Whole Foods Markets is starting a whole new chain catering to millennials. I’m assuming the rest of us can shop there as well. Academic institutions are changing how they offer classes, and even whole degrees, just to meet millennials where they want to be met. The nonprofit sector has a whole new model and related visual—the Vortex—for fundraising from millennials. But I can’t help but wonder if this is the best way to go. When we focus on a part, do we lose sight of the bigger whole and then risk solving the problem that isn’t a problem and missing the one that is?
Current research coming out of the Gender Initiative at Harvard’s Business School (HBS) is proof of my concern. Three researchers—one each from HBS, Florida State and Boston University—were asked by a Voldemort (he who shall not be named) “global consulting firm” to help them solve a problem: increase the number of women who got promoted and decrease the number who quit. The firm assumed it just needed better family-friendly policies and problem solved. But that is not what the researchers found.
What the researchers found was something that was affecting both men and women equally; not even the responses differed that much. But what did differ, sadly, was the stereotypical way in which both men and women interpreted the same response by the different sexes. The problem wasn’t insufficient family-friendly practices (which the consulting firm categorically refused to hear, insisting the problem just existed for women—no wonder it doesn’t want its name released as who would hire a consulting firm that ignores the data and insists on pre-judged answers to an ill-defined problem?) but the expectation of a 24/7 work culture that was equally damaging to women and men.
The existence of a 24/7 work culture is old news. Since 1979 the average number of hours Americans work has increased 9%, from 1687 hours to 1836 hours, with some variation in the increase depending upon where on the pay scale a person sits: the lowest 20% have seen a 20% increase in the number of their hours, while those in the 60-95% range have seen an increase in their hours of working of only 5%. Add to that the globalization of the world of work and the continued expansion of technology, and way too many people are telling you that they are working—or feel as if they are working because of the incessant beeps, pings and whistles—24/7.
At the consulting firm under review, the average work week was 60-65 hours causing both sexes the same problem: the challenge of balancing work and family. In the 107 employee interviews the researchers did, men and women complained equally that the work culture played havoc with their family lives and matched their quitting rates to that of women. In other words, no differences.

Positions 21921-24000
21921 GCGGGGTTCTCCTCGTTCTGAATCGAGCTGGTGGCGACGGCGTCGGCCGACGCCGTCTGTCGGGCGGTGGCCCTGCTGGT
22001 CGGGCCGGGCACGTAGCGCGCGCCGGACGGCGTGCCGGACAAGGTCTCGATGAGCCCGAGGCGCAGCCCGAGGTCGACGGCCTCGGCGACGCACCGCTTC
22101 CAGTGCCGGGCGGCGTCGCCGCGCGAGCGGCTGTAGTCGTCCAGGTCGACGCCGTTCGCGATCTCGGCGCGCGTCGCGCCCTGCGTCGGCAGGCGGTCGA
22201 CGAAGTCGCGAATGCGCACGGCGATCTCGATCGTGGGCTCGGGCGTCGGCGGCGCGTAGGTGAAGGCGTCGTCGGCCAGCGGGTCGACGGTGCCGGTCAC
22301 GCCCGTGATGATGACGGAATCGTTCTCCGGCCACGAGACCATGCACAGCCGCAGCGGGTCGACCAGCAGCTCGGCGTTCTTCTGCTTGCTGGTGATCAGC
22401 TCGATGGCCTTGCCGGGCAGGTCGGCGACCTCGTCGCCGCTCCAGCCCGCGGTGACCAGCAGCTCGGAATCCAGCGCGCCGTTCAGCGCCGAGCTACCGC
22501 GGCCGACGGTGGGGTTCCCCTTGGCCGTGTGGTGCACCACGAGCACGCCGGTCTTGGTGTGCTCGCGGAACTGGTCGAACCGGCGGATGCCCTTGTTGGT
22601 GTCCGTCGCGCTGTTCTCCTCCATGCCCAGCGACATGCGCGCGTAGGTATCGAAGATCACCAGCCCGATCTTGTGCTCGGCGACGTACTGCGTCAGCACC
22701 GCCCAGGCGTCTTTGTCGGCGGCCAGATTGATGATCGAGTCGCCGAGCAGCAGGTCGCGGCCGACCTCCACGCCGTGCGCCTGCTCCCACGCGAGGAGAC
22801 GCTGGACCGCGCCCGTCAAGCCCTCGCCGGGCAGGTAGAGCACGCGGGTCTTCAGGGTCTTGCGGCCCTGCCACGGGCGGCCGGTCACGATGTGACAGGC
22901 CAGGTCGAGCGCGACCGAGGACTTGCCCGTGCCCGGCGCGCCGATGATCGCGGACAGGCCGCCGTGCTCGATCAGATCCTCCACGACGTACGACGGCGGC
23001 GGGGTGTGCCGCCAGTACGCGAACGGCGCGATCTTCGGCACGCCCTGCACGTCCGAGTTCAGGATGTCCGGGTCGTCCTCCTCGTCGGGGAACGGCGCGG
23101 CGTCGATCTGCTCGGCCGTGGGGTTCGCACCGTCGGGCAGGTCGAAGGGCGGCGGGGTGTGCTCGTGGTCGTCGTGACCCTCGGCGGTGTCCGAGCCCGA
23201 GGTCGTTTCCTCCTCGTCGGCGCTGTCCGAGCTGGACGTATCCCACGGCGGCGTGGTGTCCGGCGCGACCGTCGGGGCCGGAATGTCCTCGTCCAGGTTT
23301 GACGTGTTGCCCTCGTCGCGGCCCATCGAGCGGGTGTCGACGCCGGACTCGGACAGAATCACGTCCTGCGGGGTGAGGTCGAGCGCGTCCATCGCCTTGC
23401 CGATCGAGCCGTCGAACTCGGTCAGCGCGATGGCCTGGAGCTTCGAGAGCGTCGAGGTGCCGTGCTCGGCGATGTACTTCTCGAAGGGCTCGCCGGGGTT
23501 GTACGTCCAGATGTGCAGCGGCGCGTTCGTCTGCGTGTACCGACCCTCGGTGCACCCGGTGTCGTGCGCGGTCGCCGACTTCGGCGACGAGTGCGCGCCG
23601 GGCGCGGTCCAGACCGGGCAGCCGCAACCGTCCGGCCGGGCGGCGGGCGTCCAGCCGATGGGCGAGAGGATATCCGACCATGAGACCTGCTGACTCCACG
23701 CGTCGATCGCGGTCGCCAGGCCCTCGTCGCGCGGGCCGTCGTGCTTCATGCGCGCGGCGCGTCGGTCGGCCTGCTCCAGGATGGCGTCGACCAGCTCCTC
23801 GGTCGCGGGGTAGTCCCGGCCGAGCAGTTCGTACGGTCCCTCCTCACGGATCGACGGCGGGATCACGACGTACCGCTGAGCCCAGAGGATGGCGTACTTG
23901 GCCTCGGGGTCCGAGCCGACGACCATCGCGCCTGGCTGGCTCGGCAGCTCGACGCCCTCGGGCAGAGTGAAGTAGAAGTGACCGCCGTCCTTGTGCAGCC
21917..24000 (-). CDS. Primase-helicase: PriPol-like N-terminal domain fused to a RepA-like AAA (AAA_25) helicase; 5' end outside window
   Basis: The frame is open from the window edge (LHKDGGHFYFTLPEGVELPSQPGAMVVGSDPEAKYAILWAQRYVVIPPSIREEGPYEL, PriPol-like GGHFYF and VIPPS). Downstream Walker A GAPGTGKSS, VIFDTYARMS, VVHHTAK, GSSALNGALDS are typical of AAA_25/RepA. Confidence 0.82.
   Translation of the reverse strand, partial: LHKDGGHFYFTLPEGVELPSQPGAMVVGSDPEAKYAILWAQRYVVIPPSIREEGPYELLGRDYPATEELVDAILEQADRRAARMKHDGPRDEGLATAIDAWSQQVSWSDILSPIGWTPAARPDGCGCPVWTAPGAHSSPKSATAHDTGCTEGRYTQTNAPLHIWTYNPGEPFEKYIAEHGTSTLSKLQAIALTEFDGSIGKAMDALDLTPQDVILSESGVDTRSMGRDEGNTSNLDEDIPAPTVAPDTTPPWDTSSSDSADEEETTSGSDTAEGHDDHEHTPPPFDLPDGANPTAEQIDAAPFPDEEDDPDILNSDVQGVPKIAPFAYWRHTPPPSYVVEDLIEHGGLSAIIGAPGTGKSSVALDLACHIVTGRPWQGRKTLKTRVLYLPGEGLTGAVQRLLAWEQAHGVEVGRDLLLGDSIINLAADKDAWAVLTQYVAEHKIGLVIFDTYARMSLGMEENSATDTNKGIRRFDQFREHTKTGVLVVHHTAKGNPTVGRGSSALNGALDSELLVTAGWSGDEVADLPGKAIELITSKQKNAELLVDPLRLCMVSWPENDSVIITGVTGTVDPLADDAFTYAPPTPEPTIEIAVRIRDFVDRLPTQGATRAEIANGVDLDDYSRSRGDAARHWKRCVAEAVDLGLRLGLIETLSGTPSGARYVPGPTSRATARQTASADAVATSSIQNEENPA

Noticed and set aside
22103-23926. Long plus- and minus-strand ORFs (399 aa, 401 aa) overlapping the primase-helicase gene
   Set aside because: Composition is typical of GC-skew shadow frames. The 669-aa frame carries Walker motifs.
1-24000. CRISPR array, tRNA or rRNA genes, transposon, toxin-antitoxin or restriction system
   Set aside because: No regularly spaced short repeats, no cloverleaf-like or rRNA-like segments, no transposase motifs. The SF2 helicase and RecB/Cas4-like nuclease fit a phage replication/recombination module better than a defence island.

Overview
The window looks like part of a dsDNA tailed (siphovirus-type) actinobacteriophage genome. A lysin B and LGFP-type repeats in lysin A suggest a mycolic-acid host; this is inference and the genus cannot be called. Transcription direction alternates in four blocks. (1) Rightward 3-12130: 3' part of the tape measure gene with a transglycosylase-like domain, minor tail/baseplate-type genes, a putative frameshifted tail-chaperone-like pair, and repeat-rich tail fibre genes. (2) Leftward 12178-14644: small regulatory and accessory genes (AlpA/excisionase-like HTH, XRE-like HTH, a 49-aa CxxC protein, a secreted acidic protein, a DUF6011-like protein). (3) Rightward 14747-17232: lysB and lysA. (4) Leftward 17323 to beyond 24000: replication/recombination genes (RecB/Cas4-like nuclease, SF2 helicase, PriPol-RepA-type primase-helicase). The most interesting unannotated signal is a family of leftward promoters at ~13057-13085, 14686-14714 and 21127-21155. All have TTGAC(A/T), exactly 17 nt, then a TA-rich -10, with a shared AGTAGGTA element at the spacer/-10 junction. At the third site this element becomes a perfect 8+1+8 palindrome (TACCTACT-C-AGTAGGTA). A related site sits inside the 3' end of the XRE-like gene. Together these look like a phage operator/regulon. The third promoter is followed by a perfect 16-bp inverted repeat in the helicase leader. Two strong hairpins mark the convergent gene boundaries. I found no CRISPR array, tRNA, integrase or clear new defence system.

But again, where there were differences were in how the sexes responded to the demanding hours and how others reacted to those responses. Women played by the rules using flex-time or going part-time or moving into less intense jobs. No surprise that women’s rate of promotion took a hit. Men, on the other hand, either went along, simply worked as they pleased without seeking permission, got colleagues to cover for them, or cultivated local clients to cut back on travel. Approximately 1/3 of the men said they’d leave to watch kids’ activities all the while using technology to stay connected to work. And men got promoted. So women play by the rules and men are mavericks.
But here’s the part that really bites: the stereotypes of the first ¾ of the 20th century still reign! When women played the maverick role and left at 5:00, those who watched assumed she was leaving to go take care of kids and hearth. But when men were observed leaving at 5:00, the assumption was he was going to meet a client. Really! Even today! Two quotes from employees at the consulting sum it up. Can you tell which sex made which statement?
“What do I want people to worry about when they wake up first thing in the morning? For project managers, I want them to worry about the project. Women are the project managers in the home, so it is hard for them to spend the necessary time, energy and effort to be viewed here as senior leaders.”
“When I look at a female partner, it does leak into my thinking: How do I think she is as a mother in addition to how do I think she is as a partner? When I look at men, I don’t think about what kind of father they are.”
As we dinosaurs of the women’s movement of the last century said, again and again and again, and then a few more times, solving the inequities of the sexes—from expectations and restrictions to compensation to ridding society of stereotypes—is not just women’s problem; it is a problem of all sexes equally. And the unnecessary expectation of a 24/7 work culture is not a problem exclusive of for-profits, but is a problem of our sector as well. Sadly, our responses are no less stereotypical and myopic than those of our for-profit colleagues. We’re looking to solve the wrong problem with the wrong solution.
 The first was said by a male; the second by a female.